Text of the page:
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View Full Version : What bit do you use/circle jig ?



blackbonnie
04-09-2008, 08:38 PM
what kind of bit do you guys use with a router when cutting out your speaker holes? a link would be nice. and also will This (http://www.partsexpress.com/pe/showdetl.cfm?&Partnumber=365-250) work with any router, like can i modify it if it doesnt fit mine? and does it have to be used with a plunge router? thanks for your help

RAM_Designs
04-09-2008, 08:41 PM
just a plain ol' 1/4 straight bit from home depot...

themommyvan
04-09-2008, 08:43 PM
You can modify it. Use a spiral upcut bit.

blackbonnie
04-09-2008, 08:52 PM
so one like this (http://www.homedepot.com/webapp/wcs/stores/servlet/ProductDisplay?storeId=10051&langId=-1&catalogId=10053&productId=100301497&N=10000003+524413+90401)? also if you use that will it also drill through the wood, or will you have to go through a pre-existing whole/ drill a hole for it?

mlstrass
04-09-2008, 09:06 PM
one like this is MUCH better and will make it's own hole no problem.

http://www.homedepot.com/webapp/wcs/stores/servlet/ProductDisplay?jspStoreDir=hdus&catalogId=10053&productId=100046844&navFlow=3&keyword=spiral+upcut&langId=-1&searchRedirect=spiral+upcut&storeId=10051&endecaDataBean=com.homedepot.sa.el.wc.catalog.bean s.EndecaDataBean%4047ed6bdf&ddkey=Search

blackbonnie
04-09-2008, 09:14 PM
and do i have to have a plunge router or will one like this (http://www.lowes.com/lowes/lkn?action=productDetail&productId=141184-353-1810&lpage=none) work

themommyvan
04-09-2008, 09:15 PM
I dont think you can use a fixed base

Propimp
04-09-2008, 09:22 PM
you can use a fixed base router to make circles, My fixed base you can still raise and lower 1" Set up your circle jig and see where your router has to start, You have to drill a hole where you are going to start the router, set the router so the bit is showing about 1/4inch, put the router in the hole you drilled, turn on and do a pass.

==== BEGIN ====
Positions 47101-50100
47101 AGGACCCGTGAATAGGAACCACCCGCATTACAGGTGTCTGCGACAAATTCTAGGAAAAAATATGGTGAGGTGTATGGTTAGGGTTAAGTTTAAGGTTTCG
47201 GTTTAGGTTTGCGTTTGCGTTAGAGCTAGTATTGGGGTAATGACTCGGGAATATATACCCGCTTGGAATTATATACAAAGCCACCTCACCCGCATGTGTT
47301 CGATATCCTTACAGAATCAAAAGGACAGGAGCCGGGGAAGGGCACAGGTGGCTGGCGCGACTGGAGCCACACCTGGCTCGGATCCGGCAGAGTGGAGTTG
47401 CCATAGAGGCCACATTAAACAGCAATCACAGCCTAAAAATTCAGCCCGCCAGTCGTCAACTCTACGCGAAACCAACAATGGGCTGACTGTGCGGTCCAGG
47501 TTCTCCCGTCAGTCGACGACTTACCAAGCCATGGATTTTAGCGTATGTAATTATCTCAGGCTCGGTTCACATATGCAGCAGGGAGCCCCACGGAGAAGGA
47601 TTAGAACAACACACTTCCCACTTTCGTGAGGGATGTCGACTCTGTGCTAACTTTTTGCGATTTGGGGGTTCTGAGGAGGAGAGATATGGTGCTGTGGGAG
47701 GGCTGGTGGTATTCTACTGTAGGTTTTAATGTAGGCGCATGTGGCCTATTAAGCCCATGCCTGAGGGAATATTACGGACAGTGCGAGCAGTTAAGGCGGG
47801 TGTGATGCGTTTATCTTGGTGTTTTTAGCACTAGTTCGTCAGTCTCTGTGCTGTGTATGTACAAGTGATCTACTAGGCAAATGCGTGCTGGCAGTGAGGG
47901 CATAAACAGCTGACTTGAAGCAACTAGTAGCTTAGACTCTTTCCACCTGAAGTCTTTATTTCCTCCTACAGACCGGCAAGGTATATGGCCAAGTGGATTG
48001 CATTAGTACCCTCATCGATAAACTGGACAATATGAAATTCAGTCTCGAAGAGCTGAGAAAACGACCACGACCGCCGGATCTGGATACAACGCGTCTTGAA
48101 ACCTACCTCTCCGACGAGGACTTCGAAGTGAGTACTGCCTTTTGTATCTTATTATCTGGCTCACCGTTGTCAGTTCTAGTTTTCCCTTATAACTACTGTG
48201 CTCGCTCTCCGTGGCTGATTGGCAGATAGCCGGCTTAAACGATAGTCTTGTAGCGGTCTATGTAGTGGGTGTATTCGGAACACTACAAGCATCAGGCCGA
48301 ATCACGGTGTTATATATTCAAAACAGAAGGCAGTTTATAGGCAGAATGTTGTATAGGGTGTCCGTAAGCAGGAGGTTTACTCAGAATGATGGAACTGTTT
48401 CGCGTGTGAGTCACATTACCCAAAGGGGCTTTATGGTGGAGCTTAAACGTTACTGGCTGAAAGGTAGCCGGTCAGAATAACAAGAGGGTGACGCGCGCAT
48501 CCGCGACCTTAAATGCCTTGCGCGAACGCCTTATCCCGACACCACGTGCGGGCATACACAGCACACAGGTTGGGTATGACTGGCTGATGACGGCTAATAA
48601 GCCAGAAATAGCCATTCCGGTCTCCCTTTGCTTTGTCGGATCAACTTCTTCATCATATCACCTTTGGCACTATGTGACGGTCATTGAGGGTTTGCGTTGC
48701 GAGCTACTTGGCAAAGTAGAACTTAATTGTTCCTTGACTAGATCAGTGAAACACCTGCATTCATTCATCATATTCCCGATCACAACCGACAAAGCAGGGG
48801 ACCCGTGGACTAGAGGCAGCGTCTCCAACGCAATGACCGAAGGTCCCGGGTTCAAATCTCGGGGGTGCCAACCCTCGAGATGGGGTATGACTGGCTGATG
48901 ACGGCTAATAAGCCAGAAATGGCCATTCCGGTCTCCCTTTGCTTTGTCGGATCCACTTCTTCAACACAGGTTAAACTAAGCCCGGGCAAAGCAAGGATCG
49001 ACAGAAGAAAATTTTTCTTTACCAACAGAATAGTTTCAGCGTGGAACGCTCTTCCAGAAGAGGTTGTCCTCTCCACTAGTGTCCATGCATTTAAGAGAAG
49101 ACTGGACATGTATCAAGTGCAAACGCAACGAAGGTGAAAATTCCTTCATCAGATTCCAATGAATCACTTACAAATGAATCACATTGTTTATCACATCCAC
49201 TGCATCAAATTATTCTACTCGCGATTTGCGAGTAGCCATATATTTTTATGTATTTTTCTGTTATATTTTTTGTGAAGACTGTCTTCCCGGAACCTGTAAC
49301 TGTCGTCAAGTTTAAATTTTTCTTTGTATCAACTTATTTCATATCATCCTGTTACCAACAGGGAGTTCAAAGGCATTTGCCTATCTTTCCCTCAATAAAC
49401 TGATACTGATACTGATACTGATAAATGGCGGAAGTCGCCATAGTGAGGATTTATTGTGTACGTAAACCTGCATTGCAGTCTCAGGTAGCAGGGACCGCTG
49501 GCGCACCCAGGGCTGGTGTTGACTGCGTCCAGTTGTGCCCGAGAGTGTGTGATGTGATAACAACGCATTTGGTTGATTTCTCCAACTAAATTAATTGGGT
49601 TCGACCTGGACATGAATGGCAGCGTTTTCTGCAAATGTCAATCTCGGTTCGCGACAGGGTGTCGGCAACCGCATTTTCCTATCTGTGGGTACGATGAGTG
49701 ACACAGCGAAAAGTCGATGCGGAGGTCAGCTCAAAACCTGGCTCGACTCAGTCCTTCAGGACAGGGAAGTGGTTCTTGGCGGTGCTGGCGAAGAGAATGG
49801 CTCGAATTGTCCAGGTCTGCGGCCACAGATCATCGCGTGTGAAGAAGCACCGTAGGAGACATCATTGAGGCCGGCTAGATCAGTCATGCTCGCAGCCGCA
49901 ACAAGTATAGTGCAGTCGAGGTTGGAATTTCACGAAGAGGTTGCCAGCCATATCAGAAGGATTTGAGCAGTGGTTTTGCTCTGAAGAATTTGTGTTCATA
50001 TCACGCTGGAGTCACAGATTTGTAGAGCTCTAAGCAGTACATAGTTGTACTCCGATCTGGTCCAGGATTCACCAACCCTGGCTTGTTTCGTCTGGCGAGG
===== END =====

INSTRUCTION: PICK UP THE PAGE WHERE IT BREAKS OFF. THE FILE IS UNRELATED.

Stop the router and adjust to 1/2" do anouther then a hair over 3/4 and uor done.

This is what I have done and have had no problem, Just dont force the router let it cut the wood its self.

blackbonnie
04-09-2008, 09:25 PM
sounds good, thank you

BrianChia
04-09-2008, 09:38 PM
Jasper Jigs break way too easily, and they are not cheap. I like 1/4" MDF. You can make your own jigs as long as you have the right screws for the base of your router (they often come with them).

blackbonnie
04-09-2008, 09:49 PM
any tips, or tutorials on how to make one brian

Propimp
04-09-2008, 09:50 PM
Jasper Jigs break way too easily, and they are not cheap. I like 1/4" MDF. You can make your own jigs as long as you have the right screws for the base of your router (they often come with them).

Thats what I did. But i messed up taking into account the width of the bit. my first couple of cuts were a tap off.

grassroots
04-09-2008, 09:55 PM
i just use a plunge router bit... works great... ear plugs recommended...

BrianChia